Transformational story writing

Through harnessing the power of storytelling chief executives have turned their vision and strategic plans into compelling narratives to inspire staff to bring about major changes.

What was the challenge?

Few would dispute that NHS leaders need to help staff find a sense of direction and motivation if an organisation is to perform at its best. But it is not always easy or clear how to achieve that, and chief executives often underestimate the power of their own role in directly engaging colleagues.  Chief executives participating in Delivering through Improvement asked for support in setting out and communicating their vision, strategy and plans in a way that would engage all staff in the transformation.  We felt that this required us to go beyond conventional approaches to writing strategy documents and typical methods of communicating with staff and adopt a fresh approach. 

Why transformation stories?

The NHS Institute, with support from McKinsey management consultants, worked with the chief executives on crafting and sharing a uniquely engaging type of 'transformation story'. This differs from conventional corporate communications as it is written from a very personal perspective, using language and examples that are recognisably the chief execuctive’s own. It sets out a compelling vision for the future, making it real by painting the future vividly and setting out clear themes for action.  It creates clarity on what to expect, including honesty about uncertainties or difficulties ahead, and builds understanding of how each listener needs to contribute. It conveys confidence that the organisation will succeed, and sets out practical steps on the journey. [It answers the implicit questions on people’s minds – even if one of the answers is an honest ‘we don’t know yet, but this is how we will figure it out’.]  And because of the personal style of the story, it encourages deep reflection by the chief executive on what they are trying to achieve and what it is that is important to them.

Storytelling's potential as a tool for leaders began to emerge in the US in the 1990s. Stephen Denning, a former director of knowledge management at the World Bank, has related in the Harvard Business Review how he came to realise that although analysis could excite the minds of business leaders, to motivate people you had 'to go to the heart'. While analysis cuts through myth, gossip and speculation to get to the facts, storytelling can translate the dry and abstract into 'compelling pictures of a leader's goals'. Sometimes it can succeed where 'even the most logical arguments usually won't do the trick'.

The chief executives said that the process is quite personal and demanding and calls for skills not automatically found in every chief executive's repertoire. One chief executive admitted: 'It felt quite scary and odd but gets us further than writing a large tome. I was struggling with how we make our strategy seem real to people'.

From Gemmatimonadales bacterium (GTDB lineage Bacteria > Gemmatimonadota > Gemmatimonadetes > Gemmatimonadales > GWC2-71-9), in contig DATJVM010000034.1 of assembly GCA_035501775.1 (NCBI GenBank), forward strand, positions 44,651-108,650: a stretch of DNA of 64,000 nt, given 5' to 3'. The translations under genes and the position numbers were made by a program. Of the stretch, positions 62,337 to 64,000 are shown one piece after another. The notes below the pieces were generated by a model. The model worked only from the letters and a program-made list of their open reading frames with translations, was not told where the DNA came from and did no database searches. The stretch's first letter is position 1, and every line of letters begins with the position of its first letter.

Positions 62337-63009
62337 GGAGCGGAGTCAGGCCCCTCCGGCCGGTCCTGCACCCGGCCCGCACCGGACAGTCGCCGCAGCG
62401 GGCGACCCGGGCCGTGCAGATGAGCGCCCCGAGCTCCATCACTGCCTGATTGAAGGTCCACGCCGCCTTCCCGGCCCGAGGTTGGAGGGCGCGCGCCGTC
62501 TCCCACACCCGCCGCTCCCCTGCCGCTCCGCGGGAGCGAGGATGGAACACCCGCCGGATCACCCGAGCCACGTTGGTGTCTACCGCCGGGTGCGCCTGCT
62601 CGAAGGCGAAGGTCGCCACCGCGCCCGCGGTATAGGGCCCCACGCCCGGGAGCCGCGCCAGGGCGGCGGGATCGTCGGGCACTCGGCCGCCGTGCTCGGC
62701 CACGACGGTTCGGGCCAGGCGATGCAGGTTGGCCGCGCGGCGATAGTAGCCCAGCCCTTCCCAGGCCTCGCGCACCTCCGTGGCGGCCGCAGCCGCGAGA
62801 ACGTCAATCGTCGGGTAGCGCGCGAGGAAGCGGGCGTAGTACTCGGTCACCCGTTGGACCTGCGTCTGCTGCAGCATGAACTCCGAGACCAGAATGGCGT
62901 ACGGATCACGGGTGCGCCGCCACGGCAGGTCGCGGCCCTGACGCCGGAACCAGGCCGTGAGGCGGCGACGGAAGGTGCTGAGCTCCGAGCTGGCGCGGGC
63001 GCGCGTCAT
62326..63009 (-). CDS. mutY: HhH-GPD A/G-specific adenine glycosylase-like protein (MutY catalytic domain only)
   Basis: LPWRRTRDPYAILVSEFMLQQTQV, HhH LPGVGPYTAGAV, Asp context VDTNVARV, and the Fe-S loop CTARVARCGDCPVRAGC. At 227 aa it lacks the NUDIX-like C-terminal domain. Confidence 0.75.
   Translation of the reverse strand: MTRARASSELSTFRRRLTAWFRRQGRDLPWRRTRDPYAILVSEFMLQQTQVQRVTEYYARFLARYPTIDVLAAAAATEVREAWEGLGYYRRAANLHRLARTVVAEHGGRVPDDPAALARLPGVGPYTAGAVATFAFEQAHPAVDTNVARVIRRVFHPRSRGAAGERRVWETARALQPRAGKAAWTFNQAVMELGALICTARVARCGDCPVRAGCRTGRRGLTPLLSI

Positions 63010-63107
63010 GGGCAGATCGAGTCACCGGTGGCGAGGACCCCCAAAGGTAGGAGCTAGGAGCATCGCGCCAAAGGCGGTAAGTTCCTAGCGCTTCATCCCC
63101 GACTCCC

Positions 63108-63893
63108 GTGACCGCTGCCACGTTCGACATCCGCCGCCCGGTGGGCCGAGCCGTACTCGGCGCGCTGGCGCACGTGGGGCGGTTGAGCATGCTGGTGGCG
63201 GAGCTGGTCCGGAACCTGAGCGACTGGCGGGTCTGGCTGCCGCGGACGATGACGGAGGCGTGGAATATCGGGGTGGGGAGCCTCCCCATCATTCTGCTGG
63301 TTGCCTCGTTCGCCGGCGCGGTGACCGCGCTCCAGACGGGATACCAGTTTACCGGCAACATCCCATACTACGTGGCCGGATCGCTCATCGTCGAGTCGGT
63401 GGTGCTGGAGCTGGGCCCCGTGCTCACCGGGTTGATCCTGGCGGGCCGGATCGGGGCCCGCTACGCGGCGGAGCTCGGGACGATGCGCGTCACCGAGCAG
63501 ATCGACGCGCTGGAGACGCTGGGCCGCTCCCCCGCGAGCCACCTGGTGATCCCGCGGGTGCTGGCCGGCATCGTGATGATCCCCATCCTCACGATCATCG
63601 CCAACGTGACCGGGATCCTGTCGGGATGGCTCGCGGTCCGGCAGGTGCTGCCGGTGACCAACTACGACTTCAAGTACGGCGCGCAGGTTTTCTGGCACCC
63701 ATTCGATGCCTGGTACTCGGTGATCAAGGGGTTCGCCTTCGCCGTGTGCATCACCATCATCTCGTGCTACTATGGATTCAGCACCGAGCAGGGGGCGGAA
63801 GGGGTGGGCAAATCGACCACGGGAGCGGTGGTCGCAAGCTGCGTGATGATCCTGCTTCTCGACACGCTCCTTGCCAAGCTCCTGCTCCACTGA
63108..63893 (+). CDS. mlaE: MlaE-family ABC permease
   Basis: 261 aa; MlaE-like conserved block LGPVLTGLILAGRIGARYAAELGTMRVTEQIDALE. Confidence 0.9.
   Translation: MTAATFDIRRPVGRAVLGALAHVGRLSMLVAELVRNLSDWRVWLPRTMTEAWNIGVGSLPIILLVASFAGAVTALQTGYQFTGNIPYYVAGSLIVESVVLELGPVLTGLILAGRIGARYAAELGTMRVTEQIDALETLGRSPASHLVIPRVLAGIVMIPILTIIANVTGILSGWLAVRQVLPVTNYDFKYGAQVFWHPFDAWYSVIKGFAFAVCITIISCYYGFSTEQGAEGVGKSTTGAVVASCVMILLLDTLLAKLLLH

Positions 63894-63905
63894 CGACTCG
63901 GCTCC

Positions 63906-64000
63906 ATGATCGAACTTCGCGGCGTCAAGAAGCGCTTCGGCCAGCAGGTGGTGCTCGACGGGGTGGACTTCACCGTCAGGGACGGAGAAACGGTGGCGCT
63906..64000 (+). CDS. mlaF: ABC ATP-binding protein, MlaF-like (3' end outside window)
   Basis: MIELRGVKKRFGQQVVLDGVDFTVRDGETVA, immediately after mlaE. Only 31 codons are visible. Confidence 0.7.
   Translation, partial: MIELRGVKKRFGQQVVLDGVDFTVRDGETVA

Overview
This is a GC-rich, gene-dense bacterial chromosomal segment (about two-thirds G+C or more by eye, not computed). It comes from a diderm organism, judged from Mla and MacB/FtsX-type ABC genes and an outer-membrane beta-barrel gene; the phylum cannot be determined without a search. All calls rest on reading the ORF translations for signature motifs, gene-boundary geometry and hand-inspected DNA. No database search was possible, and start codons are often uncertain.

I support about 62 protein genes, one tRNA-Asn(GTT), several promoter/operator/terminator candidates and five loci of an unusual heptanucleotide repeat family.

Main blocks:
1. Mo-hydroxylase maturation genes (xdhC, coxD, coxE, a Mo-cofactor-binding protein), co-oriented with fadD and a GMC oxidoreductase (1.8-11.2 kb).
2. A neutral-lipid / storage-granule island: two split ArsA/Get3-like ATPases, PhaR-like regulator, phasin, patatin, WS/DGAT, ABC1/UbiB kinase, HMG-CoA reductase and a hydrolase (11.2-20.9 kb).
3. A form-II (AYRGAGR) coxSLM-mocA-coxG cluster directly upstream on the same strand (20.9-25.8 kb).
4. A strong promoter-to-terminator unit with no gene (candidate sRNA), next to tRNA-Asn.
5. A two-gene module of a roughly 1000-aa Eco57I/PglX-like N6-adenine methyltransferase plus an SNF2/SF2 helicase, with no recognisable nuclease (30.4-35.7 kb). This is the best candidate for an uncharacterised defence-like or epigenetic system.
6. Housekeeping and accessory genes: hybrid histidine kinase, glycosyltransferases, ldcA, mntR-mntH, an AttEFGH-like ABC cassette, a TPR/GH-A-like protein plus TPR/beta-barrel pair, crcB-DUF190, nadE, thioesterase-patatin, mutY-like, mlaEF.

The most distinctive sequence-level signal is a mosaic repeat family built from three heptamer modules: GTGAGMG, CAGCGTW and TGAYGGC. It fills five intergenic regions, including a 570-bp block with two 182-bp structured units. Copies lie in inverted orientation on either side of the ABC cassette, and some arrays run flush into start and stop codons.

What did the process involve?

McKinsey facilitated a workshop to teach the principles of putting together a 'strategic narrative'.  They cited examples of how the technique had worked outside healthcare and convinced participants of its potential. Then came individual tuition in compiling the stories. The content flowed from the answers to a series of structured questions: what are your goals, where do you want to get to, what is required to get the organization there?  Each then shared their story in a facilitate workshop with a group of their senior leaders so that the chief executive received feedback about what was 'most compelling' about the story, and also what 'needed to be made more compelling'.  The result was a series of open conversations between the chief executive and staff, an improved vision and strategy for transformation and greater alignment on direction amongst the leadership.  After the feedback and several iterations, the story is gradually cascaded throughout the organisation. 

What was the result?

Despite an inevitable sense of trepidation, the chief executives who have delivered their stories report overwhelmingly positive responses.  Sceptics have been won over, and the network has a high degree of commitment to the concept. ;I went in as a sceptic and came out a total convert, one confessed. 'These are tools and techniques I can actually apply.'  The chief executives commented on the power of this approach in the NHS context where many people are ‘change fatigued’ and where people want to understand the linkage between what they do and ultimate patient outcomes.  The stories have had a much greater impact on staff than a mission statement or PowerPoint presentation. Staff always want to know what transformational change will mean for them. Strategic narratives of this sort can provide very concrete information about what they will have to do differently. Staff have said that as a result of hearing their chief executive’s story, they have a greater understanding of the organization’s future, are more committed and more motivated and willing to engage in the transformation work.

The chief executives have used their stories in many different settings – using it as a backbone for annual reports, FT applications, tailoring it for sharing with staff groups, with the Board, and with external stakeholders. 

What did difference did it make for the chief executives?

Three of the chief executives were interviewed about their experiences of writing and delivering their transformation story.  

Helen Walley, Chief Executive, Mayday NSH Trust

Stephen Ramsden, Chief Executive, Luton and Dunstable NHS Foundation Trust

Dr Jane Collins, Chief Executive, Great Ormond Street NHS Trust